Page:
From the NYT (emphasis added):
Giving people the means to closely monitor and adjust their electricity use lowers their monthly bills and could significantly reduce the need to build new power plants…
Over a 20-year period, this could save $70 billion on spending for power plants and infrastructure, and avoid the need to build the equivalent of 30 large coal-fired plants, say scientists at the federal laboratory.
The whole article is pretty short, and worth reading. But in a nutshell, the Pacific Northwest Laboratory (part of the US Energy Department) recruited a little over a hundred homeowners on Washington’s Olympic peninsula, and hooked their thermostats, water heaters, and electric dryers to the internet. Then, through a web interface, homeowners could choose to automatically pare back their power consumption whenever electricity prices rose. In effect, the software let each participant choose their own trade-off between cost and comfort.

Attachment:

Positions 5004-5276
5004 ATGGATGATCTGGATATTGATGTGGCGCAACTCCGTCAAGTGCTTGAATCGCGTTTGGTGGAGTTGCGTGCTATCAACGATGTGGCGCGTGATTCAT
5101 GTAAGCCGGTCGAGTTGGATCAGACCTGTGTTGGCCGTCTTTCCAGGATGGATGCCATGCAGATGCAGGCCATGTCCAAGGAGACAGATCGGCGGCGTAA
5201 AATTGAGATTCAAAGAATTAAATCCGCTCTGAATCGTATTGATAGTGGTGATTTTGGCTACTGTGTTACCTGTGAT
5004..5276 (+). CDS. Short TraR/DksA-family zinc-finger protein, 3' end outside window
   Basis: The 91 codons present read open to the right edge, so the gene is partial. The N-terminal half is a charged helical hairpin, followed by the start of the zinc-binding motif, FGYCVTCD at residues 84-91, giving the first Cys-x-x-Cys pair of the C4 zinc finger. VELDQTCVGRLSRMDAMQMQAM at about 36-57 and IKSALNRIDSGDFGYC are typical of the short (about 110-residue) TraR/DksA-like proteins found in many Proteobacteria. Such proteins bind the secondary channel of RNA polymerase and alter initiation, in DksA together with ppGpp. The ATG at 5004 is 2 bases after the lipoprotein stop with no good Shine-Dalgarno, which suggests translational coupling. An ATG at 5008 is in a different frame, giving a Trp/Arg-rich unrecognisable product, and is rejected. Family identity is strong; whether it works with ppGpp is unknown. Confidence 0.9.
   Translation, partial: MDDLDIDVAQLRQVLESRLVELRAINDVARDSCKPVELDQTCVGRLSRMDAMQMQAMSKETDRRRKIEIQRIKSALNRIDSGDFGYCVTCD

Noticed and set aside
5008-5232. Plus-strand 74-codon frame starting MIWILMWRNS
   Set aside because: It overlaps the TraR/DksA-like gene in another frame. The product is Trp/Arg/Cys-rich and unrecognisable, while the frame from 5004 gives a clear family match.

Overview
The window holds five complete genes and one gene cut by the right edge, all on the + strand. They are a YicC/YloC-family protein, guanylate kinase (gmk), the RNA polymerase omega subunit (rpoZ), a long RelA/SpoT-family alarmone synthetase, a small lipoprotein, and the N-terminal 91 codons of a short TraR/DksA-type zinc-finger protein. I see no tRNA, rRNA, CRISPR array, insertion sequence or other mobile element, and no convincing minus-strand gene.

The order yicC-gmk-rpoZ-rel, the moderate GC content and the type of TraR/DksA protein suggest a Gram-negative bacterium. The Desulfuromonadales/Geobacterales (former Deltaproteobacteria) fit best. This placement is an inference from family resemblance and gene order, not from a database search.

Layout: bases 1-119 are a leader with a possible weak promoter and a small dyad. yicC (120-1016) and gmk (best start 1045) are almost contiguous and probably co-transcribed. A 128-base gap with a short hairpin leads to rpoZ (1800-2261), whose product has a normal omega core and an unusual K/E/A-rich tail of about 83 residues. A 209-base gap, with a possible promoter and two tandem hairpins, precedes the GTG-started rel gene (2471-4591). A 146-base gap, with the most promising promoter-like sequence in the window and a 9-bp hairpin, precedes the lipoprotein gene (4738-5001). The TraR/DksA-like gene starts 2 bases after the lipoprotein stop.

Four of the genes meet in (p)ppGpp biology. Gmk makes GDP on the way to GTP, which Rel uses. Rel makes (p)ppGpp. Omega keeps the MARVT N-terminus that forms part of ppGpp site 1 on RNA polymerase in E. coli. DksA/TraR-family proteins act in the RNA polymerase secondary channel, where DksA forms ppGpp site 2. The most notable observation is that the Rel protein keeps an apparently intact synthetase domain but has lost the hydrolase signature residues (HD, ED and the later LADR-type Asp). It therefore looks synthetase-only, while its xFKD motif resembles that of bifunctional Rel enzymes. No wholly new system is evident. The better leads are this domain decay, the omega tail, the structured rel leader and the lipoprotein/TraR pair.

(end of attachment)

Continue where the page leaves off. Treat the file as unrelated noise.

At the end of the test, the researchers estimated that giving homeowners better control over the cost-vs.-comfort tradeoff could cut peak power demand by 15 percent—enough to save all ratepayers a bundle of money. And all it took was some good information, personal control, and the right kind of incentives.
As one of the researchers said:
“Each household…doesn’t have to do a lot, but if something like this can be scaled up, the savings in investments you don’t have to make will be huge, and consumers and the environment will benefit.”
True ’nuff. So would somebody please raise my water heater’s IQ?